A Checklist for Making Pickles

making pickles

Making pickles, chutneys, jams and curds is an increasingly popular hobby because it’s easy and very rewarding. If you use good quality basic ingredients, follow the correct maturation period and use these hints and tips, you can’t go wrong.

The basics of making pickles

Pickling is a historic form of preserving fruit and vegetables which sees them left whole or in large pieces and soaked, raw or only lightly cooked, in a sweet or spiced vinegar mix. Pickling tends to be easier than making jams and curds because you don’t need to worry about things like pectin levels and setting points, it’s just an easy and delicious way to make seasonal produce available all year round. At this time of year red cabbage is in season and makes an absolutely fantastic pickle, adding a vibrancy to cold meats and cutting through the grease. Vegetables are the usual base for pickles but can be made more interesting by adding seasonal fruits such as apples and pears.

Hints and tips for making pickles

  1. Make sure you use good quality fruits and vegetables rather than those which are past their best or damaged in any way. After you have salted them, rinse and drain well.
  2. When packing your pickles in their jar, don’t cram them in too tightly or you risk bruising them.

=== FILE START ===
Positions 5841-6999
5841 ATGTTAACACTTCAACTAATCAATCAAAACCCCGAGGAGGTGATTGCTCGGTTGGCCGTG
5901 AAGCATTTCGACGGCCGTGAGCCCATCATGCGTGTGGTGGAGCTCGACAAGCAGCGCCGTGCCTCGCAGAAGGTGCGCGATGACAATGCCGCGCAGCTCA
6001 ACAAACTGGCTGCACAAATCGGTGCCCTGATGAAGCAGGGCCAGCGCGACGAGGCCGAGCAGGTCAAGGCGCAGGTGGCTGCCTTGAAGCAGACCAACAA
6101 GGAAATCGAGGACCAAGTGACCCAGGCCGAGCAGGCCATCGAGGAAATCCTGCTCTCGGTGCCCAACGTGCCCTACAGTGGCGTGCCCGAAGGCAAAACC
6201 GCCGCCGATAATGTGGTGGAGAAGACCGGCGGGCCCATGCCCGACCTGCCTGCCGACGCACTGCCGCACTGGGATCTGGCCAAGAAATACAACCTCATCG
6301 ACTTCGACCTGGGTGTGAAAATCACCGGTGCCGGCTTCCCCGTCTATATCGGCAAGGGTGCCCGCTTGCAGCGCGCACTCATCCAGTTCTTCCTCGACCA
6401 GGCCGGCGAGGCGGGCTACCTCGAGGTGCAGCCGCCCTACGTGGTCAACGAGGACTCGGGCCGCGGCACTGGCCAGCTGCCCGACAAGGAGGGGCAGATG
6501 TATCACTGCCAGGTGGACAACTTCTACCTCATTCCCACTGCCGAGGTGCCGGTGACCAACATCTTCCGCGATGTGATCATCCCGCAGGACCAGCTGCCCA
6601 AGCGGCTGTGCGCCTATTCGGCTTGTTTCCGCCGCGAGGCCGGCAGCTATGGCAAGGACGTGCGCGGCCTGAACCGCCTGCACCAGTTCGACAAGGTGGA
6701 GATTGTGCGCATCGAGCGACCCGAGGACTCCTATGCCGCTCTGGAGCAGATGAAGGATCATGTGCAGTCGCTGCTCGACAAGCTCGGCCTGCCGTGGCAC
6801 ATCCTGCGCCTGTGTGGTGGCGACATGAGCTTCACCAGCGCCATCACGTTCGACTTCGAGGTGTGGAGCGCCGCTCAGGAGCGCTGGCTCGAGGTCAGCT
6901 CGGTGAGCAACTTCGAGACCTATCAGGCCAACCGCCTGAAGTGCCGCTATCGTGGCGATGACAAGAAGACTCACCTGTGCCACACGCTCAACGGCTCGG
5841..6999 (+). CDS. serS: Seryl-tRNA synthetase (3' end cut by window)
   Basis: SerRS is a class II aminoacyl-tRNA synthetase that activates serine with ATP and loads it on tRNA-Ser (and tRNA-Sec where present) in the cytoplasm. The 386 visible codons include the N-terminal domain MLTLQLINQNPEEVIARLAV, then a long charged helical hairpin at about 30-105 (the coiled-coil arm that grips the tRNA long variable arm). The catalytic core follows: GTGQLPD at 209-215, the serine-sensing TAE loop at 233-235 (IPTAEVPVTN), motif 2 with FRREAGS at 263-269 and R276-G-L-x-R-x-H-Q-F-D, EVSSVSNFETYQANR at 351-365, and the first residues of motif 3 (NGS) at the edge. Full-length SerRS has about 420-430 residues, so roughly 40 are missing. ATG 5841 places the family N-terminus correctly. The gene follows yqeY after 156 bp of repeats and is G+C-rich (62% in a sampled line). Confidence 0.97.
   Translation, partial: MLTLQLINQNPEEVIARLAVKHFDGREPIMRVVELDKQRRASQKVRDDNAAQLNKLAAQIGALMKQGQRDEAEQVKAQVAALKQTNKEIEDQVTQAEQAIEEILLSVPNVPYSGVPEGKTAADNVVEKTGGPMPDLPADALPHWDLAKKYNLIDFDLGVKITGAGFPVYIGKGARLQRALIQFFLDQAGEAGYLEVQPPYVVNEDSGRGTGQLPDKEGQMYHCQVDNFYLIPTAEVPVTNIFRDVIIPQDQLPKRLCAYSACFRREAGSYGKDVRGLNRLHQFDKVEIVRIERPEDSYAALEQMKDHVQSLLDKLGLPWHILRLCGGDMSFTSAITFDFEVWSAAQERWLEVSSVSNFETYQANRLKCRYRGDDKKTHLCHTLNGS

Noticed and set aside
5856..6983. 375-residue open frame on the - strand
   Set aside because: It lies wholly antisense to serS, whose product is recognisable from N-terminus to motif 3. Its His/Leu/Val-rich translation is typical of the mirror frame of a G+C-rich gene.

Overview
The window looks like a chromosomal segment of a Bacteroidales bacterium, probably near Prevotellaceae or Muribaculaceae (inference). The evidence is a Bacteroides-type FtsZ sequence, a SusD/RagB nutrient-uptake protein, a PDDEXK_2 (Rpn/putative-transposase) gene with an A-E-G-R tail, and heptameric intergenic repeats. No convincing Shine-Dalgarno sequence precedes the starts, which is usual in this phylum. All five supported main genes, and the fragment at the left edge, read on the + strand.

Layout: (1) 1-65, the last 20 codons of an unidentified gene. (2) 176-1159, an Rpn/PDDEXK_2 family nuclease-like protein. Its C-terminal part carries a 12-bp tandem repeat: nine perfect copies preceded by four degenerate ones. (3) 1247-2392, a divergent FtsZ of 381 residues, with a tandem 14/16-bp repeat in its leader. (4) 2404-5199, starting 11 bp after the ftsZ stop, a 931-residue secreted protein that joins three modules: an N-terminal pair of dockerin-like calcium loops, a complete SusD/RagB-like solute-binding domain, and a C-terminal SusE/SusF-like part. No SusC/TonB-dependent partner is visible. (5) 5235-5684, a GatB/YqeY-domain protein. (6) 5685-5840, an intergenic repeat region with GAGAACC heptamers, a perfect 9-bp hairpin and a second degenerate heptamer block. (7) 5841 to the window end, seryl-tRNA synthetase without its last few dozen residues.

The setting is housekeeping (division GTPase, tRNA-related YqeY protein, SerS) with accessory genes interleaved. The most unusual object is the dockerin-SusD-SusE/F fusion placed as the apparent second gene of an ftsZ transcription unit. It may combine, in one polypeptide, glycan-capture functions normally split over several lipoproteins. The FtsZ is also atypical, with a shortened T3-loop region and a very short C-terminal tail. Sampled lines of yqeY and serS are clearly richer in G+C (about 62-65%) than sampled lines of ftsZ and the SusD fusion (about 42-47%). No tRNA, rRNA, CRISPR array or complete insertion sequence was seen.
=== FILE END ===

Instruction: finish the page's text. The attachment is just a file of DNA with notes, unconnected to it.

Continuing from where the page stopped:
3. Don’t pack your fruits and vegetables right to the top of their jars. Leave at least 2.5cm free at the top of the jars so that you can add enough vinegar.
  4. Almost any glass jar is suitable for preserving pickles, but you must make sure you seal it with a vinegar proof lid. Metal lids corrode and can taint the contents of the jar with a metallic taste. For this reason, while it may be tempting to re-use old jars, you are better off making sure you buy something suitable for the job, or at the very least use new, vinegar proof lids.
  5. When preparing pickles, the key is sterilisation. Start by making sure your storage jars and lids are sterilised to prevent germs and bacteria from contaminating your preserves, which can cause them to spoil too soon or even cause illness.
  6. One of the most important parts of the pickling process is maturation. You must leave your pickles to mature in a cool, dark place for at least four weeks to allow the flavour to develop. For a more intense flavour, leave the pickles to mature for even longer.

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